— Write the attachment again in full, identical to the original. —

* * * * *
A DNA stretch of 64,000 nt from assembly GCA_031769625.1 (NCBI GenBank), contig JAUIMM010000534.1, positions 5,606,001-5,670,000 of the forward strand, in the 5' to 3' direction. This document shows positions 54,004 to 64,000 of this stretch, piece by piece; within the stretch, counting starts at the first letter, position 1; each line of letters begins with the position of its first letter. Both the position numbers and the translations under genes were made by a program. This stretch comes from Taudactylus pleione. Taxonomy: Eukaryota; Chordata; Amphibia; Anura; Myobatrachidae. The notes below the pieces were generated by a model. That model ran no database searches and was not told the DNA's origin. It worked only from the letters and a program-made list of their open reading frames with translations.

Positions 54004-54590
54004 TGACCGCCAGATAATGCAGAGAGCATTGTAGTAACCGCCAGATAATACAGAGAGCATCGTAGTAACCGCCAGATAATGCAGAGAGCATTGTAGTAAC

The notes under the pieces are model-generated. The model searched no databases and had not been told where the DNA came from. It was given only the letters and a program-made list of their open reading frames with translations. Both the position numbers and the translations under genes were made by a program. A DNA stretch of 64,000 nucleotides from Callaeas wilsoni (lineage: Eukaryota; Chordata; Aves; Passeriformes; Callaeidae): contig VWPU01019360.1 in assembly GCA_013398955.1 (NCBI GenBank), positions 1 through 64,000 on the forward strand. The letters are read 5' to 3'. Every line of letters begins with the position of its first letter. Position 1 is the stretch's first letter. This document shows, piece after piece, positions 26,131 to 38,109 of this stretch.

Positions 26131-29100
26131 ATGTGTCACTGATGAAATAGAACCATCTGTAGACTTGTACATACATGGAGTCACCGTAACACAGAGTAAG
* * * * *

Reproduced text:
A DNA stretch of 64,000 nt from assembly GCA_031769625.1 (NCBI GenBank), contig JAUIMM010000534.1, positions 5,606,001-5,670,000 of the forward strand, in the 5' to 3' direction. This document shows positions 54,004 to 64,000 of this stretch, piece by piece; within the stretch, counting starts at the first letter, position 1; each line of letters begins with the position of its first letter. Both the position numbers and the translations under genes were made by a program. This stretch comes from Taudactylus pleione. Taxonomy: Eukaryota; Chordata; Amphibia; Anura; Myobatrachidae. The notes below the pieces were generated by a model. That model ran no database searches and was not told the DNA's origin. It worked only from the letters and a program-made list of their open reading frames with translations.

Positions 54004-54590
54004 TGACCGCCAGATAATGCAGAGAGCATTGTAGTAACCGCCAGATAATACAGAGAGCATCGTAGTAACCGCCAGATAATGCAGAGAGCATTGTAGTAAC

The notes under the pieces are model-generated. The model searched no databases and had not been told where the DNA came from. It was given only the letters and a program-made list of their open reading frames with translations. Both the position numbers and the translations under genes were made by a program. A DNA stretch of 64,000 nucleotides from Callaeas wilsoni (lineage: Eukaryota; Chordata; Aves; Passeriformes; Callaeidae): contig VWPU01019360.1 in assembly GCA_013398955.1 (NCBI GenBank), positions 1 through 64,000 on the forward strand. The letters are read 5' to 3'. Every line of letters begins with the position of its first letter. Position 1 is the stretch's first letter. This document shows, piece after piece, positions 26,131 to 38,109 of this stretch.

Positions 26131-29100
26131 ATGTGTCACTGATGAAATAGAACCATCTGTAGACTTGTACATACATGGAGTCACCGTAACACAGAGTAAG